1Wheat Research Centre, Bangladesh Agricultural Research Institute, Dinajpur-5200, Bangladesh.
2Faculty of Veterinary and Agricultural Sciences, University of Melbourne, Melbourne, Australia.
3P.O. Box 7, Miki-cho post office, Ikenobe 3011-2, Kagawa-ken, 761-0799, Japan
4Hajee Mohammad Danesh Science and Technology University, Dinajpur-5200, Bangladesh.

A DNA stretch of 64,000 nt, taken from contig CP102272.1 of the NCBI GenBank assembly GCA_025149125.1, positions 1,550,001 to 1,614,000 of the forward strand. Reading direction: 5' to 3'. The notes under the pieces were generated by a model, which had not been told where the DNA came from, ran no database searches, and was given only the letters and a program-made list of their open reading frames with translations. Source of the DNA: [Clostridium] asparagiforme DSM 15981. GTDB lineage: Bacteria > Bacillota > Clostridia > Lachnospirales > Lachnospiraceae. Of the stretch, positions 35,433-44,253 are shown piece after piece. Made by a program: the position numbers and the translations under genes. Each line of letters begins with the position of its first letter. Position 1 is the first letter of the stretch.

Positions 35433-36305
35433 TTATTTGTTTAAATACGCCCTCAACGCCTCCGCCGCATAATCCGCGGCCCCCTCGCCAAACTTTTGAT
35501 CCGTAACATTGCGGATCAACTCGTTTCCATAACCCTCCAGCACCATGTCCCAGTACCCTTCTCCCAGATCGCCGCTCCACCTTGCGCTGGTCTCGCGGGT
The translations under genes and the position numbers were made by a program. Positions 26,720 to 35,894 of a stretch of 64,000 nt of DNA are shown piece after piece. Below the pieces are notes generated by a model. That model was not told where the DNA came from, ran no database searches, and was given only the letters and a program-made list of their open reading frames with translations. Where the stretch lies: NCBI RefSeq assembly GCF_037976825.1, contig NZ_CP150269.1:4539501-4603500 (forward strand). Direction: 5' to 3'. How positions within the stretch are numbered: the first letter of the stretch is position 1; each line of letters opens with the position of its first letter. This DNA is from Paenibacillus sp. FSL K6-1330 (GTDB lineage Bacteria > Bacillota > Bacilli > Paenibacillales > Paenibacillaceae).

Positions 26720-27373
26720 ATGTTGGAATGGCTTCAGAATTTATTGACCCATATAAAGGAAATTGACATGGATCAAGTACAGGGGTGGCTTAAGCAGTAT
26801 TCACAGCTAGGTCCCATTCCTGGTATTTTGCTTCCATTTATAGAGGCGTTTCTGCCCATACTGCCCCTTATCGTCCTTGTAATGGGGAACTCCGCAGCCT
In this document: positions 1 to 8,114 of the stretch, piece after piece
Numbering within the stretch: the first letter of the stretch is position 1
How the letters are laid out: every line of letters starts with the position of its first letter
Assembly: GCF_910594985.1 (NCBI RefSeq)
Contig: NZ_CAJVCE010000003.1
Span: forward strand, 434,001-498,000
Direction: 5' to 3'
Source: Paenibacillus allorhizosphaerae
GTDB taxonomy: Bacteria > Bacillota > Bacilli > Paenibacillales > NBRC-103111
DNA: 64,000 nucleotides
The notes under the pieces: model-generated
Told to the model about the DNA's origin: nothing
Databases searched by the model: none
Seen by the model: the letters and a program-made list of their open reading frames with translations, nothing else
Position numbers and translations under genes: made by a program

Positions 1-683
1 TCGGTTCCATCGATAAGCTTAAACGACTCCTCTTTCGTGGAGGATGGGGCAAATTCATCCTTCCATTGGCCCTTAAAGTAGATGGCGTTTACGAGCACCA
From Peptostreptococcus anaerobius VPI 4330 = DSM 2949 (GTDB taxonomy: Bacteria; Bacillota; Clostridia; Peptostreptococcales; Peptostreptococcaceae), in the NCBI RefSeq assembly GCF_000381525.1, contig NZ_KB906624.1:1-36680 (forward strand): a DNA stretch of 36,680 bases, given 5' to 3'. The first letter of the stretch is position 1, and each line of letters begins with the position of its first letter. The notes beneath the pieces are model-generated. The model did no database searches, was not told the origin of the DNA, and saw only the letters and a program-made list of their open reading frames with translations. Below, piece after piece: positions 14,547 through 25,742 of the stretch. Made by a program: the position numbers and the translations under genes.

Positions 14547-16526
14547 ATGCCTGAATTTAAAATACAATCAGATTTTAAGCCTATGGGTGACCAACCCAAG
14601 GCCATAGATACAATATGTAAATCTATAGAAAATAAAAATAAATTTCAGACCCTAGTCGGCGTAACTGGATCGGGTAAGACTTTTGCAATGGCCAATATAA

Nitrogen (N) in plants is generally diagnosed by a soil test and plant tissue analysis. However, such analyses are costly in terms of time and money and are not easily accessible by researchers and extension workers, let alone farmers. Alternative cost-effective methods are required for rapid analysis of the N status of crops and to guide N management in wheat. The objective of this study was to assess whether the SPAD values using a leaf chlorophyll meter could be used to apply N at the maximum tillering (MT) stage of irrigated spring wheat grown under light soils of South Asia. Experiments were conducted over two years under light soils at the Wheat Research Centre (WRC), Dinajpur, Bangladesh. Treatments were 80, 100 and 120 kg N ha−1, applied two-thirds as basal and one-third at the crown root initiation (CRI) stage along with additional 10, 20 and 30 kg N ha−1 (first year) and 0, 10, 20 and 30 kg N ha-1 (second year) at MT. Rates at MT were determined on the basis of SPAD values, which fell below the critical value of 37.5, recorded at 45 days after sowing (DAS). SPAD values recorded at 55 and 65 DAS were positively correlated with grain yield (GY), indicating that the application of extra N at MT influences wheat GY. Our results have two major implications: (i) SPAD values based on a leaf chlorophyll meter can be used for N application and (ii) extra 30 kg N ha-1 at MT is recommended for achieving maximum GY of irrigated spring wheat under the light soils of South Asia.